“I don’t exactly love my current voice, but it’s able to do things that I know I won’t be able to do once I’m on testosterone” said trans man Alex who has been a singing performer for a considerable amount of time. 

Alex is early on in his transition and has not started on testosterone as part of his Hormone Replacement Therapy (HRT) , but there are some changes weighing on his mind due to the change in the voice, which may affect his range.

“A lot of my influences are men with high voices (Geddy Lee, Roger Hodgson, Robert Plant, etc) so it’s scary to think I’ll have to work up to that again, if I ever want to get back to that.Losing my high range is a trade off I’m very much willing to make though for all the benefits I want from testosterone.”

“I fully intend to go back to a vocal coach once I start testosterone,” said Alex.

Over the past decade interest is increasing in researching the voice problems and therapy for transgender persons.

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 Singing teacher and lecturer Nadine Manion is investigating vocal technique and care of the transgender singing voice in the applied voice studio as part of the Churchill Fellowship for 2020 .

“As singing teachers we should be able to work with all members of our community, and I believe we owe it to the transgender community for this not to be a specialist area,” said Manion recently at the Australian National Association Of The Teachers Of Singing (ANATS) National Conference on how to create a trans-friendly voice studio.

“Every week I receive enquiries from transgender people looking to pursue vocal training, so I think that shows the level of interest and need for further research.”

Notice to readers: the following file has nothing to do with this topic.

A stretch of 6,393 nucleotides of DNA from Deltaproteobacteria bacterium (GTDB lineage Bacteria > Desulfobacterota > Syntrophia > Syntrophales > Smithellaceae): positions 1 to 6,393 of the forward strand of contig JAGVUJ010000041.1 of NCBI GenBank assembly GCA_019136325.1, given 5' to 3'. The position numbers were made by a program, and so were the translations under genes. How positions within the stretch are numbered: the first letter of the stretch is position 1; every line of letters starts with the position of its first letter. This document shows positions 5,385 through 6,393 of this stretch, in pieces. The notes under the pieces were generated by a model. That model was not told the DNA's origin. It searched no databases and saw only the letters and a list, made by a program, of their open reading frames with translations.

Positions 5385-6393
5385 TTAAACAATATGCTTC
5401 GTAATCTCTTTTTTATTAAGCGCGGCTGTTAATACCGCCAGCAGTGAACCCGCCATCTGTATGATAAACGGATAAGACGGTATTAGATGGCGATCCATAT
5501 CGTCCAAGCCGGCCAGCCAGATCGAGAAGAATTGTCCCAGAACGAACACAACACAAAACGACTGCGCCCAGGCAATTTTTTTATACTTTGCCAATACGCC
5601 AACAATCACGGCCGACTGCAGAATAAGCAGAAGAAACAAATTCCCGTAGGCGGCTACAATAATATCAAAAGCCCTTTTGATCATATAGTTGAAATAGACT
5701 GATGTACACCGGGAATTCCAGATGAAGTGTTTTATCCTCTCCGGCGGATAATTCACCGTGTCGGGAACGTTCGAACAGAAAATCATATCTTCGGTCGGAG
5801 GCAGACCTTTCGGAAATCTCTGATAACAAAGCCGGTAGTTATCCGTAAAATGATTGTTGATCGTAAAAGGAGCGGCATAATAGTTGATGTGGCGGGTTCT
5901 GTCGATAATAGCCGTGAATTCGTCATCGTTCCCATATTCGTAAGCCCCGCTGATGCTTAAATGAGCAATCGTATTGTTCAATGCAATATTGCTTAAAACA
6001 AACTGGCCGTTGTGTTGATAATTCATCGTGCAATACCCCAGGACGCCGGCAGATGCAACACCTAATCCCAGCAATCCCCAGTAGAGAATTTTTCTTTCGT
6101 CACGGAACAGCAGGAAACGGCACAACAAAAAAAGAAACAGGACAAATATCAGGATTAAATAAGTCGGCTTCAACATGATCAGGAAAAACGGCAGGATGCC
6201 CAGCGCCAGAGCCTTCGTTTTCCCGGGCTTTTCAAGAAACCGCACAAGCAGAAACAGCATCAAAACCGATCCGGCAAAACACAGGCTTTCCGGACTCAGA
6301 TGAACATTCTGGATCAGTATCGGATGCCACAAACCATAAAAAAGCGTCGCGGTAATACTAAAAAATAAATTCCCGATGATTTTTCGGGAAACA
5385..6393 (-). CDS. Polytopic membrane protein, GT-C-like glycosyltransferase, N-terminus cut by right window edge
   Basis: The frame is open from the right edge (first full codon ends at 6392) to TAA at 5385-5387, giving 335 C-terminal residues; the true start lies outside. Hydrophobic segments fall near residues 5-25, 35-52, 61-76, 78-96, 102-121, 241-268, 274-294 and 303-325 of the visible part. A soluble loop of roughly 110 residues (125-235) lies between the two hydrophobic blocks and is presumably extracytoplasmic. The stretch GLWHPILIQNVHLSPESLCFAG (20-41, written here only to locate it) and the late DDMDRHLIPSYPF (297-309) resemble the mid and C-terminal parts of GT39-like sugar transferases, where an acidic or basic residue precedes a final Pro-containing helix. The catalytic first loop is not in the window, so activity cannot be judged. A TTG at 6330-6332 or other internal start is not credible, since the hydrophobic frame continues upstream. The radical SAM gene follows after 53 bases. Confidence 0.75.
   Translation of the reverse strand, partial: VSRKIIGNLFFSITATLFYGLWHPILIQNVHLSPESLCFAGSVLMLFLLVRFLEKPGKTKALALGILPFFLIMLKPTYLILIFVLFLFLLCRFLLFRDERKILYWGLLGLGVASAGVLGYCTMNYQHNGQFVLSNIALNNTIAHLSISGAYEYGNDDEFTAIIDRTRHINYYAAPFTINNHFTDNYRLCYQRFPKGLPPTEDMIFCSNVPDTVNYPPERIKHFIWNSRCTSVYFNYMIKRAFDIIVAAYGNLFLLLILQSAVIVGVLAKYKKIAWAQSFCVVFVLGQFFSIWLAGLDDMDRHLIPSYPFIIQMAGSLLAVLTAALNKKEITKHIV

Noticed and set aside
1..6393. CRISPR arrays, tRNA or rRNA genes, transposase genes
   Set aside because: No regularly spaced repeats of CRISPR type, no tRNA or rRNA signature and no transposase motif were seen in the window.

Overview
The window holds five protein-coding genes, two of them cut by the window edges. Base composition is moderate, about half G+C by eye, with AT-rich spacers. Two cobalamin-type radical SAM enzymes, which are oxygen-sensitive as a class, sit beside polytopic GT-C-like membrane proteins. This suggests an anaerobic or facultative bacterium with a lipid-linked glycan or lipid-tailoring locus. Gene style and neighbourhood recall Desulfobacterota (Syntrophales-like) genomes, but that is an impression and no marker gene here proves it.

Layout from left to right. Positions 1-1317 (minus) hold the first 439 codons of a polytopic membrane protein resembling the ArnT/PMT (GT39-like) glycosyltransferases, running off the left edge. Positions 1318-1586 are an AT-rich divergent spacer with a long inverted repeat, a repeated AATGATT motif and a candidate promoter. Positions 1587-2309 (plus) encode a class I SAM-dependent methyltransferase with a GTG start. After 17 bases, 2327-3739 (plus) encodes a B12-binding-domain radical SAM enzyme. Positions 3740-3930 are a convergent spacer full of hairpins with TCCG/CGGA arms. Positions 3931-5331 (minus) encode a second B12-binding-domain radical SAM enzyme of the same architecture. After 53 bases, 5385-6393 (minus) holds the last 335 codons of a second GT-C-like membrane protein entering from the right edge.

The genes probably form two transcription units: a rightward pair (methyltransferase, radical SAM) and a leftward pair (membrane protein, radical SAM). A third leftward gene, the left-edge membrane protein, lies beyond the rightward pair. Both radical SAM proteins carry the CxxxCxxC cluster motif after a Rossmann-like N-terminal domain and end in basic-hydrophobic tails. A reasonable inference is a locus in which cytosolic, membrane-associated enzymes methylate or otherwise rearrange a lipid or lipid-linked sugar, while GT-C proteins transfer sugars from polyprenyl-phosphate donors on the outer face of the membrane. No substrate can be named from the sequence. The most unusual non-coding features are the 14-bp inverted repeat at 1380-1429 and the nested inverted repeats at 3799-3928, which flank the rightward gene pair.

“Through the Fellowship I hope to speak to experts in the transgender singing voice from around the world and share this knowledge with singing teachers across Australia,” said Manion.

The COVID-19 pandemic has halted the travel plans, but Manion said that she was thankful for the opportunities the Fellowship offers for much-needed research. “I’m so grateful to be the recipient of a Churchill Fellowship and be given the opportunity to pursue further education in this area. While travel currently isn’t possible I’m really looking forward to the time when I can get started,” said Marion.

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 The Churchill Fellowships were established in 1965 to honour the memory of Sir Winston Churchill, and to fulfil his wish for people from all walks of life to travel the world to gain new knowledge and insights.

This year’s Churchill Fellowships have been awarded to people from cities and towns across Australia including 25 from NSW, 26 from Victoria, 16 from Queensland, 15 from Western Australia, 6 from the ACT, 9 from South Australia, 9 from Tasmania and 6 from the Northern Territory. All 112 Churchill Fellowship recipients will, in time, be able to gain the valuable international knowledge and experience they need to advance their projects and create new opportunities in Australia.

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